WITH the Government set to launch its public consultation on the future of the rural Post Office network this Autumn a number of people from our region with an interest in the network have had an early chance to say what issues they want covering by the consultation.
Shap residents shape Post Office debate
The Commission for Rural Communities launched one of two focus groups in Shap earlier this year with the aim of gaining insight into how rural communities wished to put forward their views to the Government's public consultation.
Participants were drawn from a range of post office users and also included representatives from parish councils, local and district councils, subpostmasters, rural community councils, voluntary and community organisations, Postwatch, Post Office Limited, and representatives from the Department of Trade and Industry (DTI) and rural affairs department Defra.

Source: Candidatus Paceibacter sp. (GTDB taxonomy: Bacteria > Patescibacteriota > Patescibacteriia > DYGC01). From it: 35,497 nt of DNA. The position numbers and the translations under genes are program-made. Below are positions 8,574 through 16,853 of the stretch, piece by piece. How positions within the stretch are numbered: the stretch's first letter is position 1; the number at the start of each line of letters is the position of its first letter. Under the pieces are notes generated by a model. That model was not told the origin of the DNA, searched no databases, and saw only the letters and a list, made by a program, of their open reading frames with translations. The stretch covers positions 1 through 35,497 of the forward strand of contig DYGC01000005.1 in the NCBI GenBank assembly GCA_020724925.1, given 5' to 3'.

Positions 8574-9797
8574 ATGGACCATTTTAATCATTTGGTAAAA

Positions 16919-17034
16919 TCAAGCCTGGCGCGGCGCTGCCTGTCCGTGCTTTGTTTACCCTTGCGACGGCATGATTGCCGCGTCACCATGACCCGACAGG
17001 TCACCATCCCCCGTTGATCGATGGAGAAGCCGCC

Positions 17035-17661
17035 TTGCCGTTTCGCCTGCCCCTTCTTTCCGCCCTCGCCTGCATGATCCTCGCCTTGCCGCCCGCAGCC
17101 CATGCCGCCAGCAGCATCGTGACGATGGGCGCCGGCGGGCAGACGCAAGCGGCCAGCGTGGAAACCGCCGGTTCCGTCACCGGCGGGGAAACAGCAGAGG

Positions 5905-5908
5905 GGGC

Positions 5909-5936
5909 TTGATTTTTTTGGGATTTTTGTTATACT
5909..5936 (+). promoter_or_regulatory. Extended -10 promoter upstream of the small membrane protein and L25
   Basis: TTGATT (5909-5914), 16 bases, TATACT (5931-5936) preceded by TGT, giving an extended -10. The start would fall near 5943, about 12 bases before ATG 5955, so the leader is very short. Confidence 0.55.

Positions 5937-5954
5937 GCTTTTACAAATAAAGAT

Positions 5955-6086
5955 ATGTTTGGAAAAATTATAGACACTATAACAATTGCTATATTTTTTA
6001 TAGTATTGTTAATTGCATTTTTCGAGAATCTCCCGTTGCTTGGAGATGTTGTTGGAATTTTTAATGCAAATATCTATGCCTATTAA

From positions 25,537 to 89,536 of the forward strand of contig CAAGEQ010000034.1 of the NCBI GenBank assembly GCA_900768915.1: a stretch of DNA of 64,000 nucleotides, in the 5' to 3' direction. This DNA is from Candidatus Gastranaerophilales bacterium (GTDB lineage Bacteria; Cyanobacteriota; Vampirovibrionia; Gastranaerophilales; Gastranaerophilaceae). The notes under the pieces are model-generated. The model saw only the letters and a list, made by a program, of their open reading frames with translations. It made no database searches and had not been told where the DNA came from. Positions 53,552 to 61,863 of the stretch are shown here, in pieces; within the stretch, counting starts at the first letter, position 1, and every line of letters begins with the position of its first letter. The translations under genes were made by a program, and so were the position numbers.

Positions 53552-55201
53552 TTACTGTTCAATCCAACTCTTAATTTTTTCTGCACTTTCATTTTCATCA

The results coming from the focus group were not surprising; Post offices were seen by the majority of participants as vital components of a vibrant rural economy, with a role as a community hub and a provider of services.
Banking services and access to cash through post offices were seen as essential.
The social and community role was also seen as an important component of the argument to maintain rural post offices. Local input into future planning was also considered essential to reflect the different needs of communities, especially those of older people.
As far as consultation about the future of the network was concerned, participants felt strongly that their voices should be heard, with involvement at the early stages of planning before decisions that would affect them became irreversible.
The Commission believes that a range of consultation approaches should be used, including questionnaires, interviews, and local workshops to ensure that all members of the community could be involved.